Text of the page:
Vice Admiral Sir Richard Goodwin Keats

admiral richard goodwin keats
The British Navy during the Age of Sail produced more than it’s share of exemplary combat commanders.

One of those was certainly Vice Admiral Sir Richard Goodwin Keats. A man of whom Nelson wrote, “I esteem his person alone as being equal to one French 74…”

Keats proved he was equal to much more than a French 74 in the aftermath of the Battle of Algeciras.

Keats was the son of a Church of England clergyman and born at Charlton, Hampshire, England in 1757. He went to sea as a midshipman in 1770. He was at the debacle that was the
first battle of Ushant
and shortly thereafter joined the HMS Prince George (80) where he became close friends with another midshipman, the Duke of Clarence who was the future King William IV.

Keats was promoted to lieutenant in 1782 and served aboard HMS Lion (64) on the North American station and was made Commander into the HMS Bonetta (14) in 1783. In 1785, HMS Bonetta returned to England and was paid off. Commander Keats was placed on half pay. His independent means were limited and so he chose to live in France because the cost of living was lower than it was in England. He remained there until 1789 when he was promoted to Captain at the insistence of his old friend, the Duke of Clarence.

When war broke out with Revolutionary France in 1793 he was recalled to the navy and given command of HMS Galatea (36) in 1794. Galatea worked under the command of both Sir Edward Pellew and Sir Borlase Warren off the coast of France.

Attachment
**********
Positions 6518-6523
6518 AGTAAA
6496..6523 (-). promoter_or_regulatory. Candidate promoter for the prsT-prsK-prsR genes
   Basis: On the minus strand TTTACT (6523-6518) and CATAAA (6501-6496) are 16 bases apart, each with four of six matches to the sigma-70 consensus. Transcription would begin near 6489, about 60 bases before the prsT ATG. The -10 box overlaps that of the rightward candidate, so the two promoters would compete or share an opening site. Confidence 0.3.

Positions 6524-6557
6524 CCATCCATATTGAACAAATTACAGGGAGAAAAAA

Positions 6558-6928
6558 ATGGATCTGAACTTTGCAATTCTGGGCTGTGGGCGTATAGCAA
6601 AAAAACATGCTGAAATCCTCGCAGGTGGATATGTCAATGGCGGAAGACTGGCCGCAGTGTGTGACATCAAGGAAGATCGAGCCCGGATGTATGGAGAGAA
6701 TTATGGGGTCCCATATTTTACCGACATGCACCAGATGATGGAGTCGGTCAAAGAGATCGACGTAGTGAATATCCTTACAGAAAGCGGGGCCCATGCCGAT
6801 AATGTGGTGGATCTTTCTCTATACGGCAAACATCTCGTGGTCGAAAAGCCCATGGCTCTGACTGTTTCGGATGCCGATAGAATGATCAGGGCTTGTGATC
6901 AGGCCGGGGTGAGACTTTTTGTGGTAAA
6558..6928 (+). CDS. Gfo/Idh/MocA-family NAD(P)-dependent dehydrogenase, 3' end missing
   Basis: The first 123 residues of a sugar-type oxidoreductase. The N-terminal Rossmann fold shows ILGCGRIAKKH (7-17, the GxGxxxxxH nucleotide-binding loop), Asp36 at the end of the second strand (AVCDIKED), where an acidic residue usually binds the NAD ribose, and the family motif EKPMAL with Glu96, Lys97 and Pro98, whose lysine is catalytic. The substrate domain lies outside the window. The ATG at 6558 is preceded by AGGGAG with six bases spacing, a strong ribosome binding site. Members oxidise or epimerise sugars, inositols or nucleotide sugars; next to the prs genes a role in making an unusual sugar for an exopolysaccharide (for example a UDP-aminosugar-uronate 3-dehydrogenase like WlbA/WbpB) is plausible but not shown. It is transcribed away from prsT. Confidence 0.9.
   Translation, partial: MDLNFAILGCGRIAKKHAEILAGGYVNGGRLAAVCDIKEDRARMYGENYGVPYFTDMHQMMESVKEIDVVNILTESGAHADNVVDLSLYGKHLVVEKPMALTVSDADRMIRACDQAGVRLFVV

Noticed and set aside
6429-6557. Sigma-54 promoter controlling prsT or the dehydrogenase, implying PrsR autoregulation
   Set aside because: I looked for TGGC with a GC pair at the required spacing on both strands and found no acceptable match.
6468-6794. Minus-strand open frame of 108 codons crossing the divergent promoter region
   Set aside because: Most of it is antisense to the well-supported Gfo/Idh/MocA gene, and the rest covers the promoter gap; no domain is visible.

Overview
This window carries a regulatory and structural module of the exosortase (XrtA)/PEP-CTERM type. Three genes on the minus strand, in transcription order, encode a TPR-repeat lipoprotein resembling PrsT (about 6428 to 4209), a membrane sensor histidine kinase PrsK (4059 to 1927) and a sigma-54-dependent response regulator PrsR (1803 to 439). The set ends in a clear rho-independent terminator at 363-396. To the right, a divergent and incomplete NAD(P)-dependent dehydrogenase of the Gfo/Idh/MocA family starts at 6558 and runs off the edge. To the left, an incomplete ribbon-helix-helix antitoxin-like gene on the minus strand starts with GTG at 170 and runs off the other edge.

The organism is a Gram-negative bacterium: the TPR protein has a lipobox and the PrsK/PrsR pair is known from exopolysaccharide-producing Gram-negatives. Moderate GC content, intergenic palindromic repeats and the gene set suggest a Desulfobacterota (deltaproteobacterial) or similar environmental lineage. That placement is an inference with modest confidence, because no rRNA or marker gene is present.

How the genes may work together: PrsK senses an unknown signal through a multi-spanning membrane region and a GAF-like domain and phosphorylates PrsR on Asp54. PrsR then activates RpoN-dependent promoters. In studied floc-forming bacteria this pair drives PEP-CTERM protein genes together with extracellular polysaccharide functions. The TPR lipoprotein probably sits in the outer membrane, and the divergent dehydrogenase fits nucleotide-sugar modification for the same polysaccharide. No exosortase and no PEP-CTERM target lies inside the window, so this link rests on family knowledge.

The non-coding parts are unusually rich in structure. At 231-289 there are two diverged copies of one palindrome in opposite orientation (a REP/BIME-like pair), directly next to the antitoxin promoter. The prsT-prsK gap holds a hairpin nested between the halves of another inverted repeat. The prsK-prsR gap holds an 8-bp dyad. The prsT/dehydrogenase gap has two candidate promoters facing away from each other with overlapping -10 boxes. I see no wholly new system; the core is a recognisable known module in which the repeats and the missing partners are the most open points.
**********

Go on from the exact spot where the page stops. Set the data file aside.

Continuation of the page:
Keats served seven years in frigates and demonstrated on many occasions that he was a savvy seaman and a fighter. For instance, in 1796 he outfought the heavier French Andromaque (40), driving her ashore and burning her (this will be the subject of a separate feature at some point in the future). In 1798, now in HMS Boadicea (38), it was his early information which enabled Warren to intercept Hoche’s attempted invasion of Ireland.

In 1801 he took command of HMS Superb (74). Ordinarily a 74 would have 24-pounders as its main battery. The officer who commissioned Superb, Captain John Sutton, believed the weight of the 24-pounders caused Superb to excessively heel over under sail, a condition known as crank, and asked the Navy Board to approve substituting 18-pounders.

July 1801 saw Superb joining the Gibraltar squadron of Admiral Sir James Saumarez after completing a convoy from the Cape Verde Islands. That squadron was engaged in blockading the port of Cadiz. On July 5, Saumarez received word that the French squadron thought to be in Toulon had sortied and was now in the Spainish port of Algeciras. Saumarez set off with six ships of the line